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Publisher's Summary

Winner of the 2020 Australian Prime Minister’s Literary Award for nonfiction and the 2019 NSW Premier's History Awards for general history

For more than a millennium, Polynesians have occupied the remotest islands in the Pacific Ocean, a vast triangle stretching from Hawaii to New Zealand to Easter Island. Until the arrival of European explorers they were the only people to have ever lived there. Both the most closely related and the most widely dispersed people in the world before the era of mass migration, Polynesians can trace their roots to a group of epic voyagers who ventured out into the unknown in one of the greatest adventures in human history.

How did the earliest Polynesians find and colonise these far-flung islands? How did a people without writing or metal tools conquer the largest ocean in the world? This conundrum, which came to be known as the Problem of Polynesian Origins, emerged in the 18th century as one of the great geographical mysteries of mankind.

For Christina Thompson, this mystery is personal: her Maori husband and their sons descend directly from these ancient navigators. In Sea People, Thompson explores the fascinating story of these ancestors as well as the stories of the many sailors, linguists, archaeologists, folklorists, biologists and geographers who have puzzled over this history for 300 years. A masterful mix of history, geography, anthropology and the science of navigation, Sea People is a vivid tour of one of the most captivating regions in the world.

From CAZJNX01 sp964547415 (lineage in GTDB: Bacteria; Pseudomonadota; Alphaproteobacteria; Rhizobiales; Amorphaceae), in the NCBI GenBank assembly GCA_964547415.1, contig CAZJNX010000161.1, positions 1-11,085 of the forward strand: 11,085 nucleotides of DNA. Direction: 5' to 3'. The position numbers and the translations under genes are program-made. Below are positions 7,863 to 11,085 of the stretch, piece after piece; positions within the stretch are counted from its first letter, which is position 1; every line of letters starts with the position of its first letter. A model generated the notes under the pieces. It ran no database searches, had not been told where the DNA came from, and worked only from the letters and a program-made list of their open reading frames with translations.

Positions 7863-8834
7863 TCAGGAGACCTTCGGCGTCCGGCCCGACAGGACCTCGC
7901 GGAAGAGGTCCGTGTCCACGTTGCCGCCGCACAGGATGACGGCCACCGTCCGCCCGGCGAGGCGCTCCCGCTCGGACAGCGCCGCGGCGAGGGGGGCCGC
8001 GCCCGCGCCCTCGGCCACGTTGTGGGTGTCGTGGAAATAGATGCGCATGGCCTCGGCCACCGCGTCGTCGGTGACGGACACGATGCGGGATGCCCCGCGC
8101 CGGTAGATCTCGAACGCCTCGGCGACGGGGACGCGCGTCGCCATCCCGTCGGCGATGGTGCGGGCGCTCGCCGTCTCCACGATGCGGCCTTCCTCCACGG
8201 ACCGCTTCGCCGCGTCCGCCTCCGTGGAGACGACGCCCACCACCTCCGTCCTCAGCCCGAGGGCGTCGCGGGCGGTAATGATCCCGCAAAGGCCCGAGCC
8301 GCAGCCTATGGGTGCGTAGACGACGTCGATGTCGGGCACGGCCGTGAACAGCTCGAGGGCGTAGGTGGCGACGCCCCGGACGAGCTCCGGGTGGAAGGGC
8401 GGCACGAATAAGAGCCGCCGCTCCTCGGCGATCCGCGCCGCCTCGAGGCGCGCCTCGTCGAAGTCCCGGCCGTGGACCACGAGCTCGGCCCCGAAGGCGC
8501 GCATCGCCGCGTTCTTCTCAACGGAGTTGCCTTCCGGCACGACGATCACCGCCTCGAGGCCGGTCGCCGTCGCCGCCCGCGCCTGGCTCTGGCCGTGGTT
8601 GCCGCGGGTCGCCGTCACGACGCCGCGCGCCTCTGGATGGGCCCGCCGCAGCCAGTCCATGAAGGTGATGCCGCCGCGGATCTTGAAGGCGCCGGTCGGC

©2019 Christina Thompson (P)2019 HarperCollins Publishers Limited

Critic Reviews

"I loved this book. I found Sea People the most intelligent, empathic, engaging, wide-ranging, informative, and authoritative treatment of Polynesian mysteries that I have ever read. Christina Thompson’s gorgeous writing arises from a deep well of research and succeeds in conjuring a lost world." (Dava Sobel, author of Longitude and The Glass Universe)

 

"To those of the western hemisphere, the Pacific represents a vast unknown, almost beyond our imagining; for its Polynesian island peoples, this fluid, shifting place is home. Christina Thompson’s wonderfully researched and beautifully written narrative brings these two stories together, gloriously and excitingly. Filled with teeming grace and terrible power, her book is a vibrant and revealing new account of the watery part of our world." (Philip Hoare, author of Leviathan)

"A compelling story, beautifully told, the best exploration narrative I’ve read in years." (Richard Rhodes, author of The Making of the Atomic Bomb

What listeners say about Sea People

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Great content, poor choice in narrator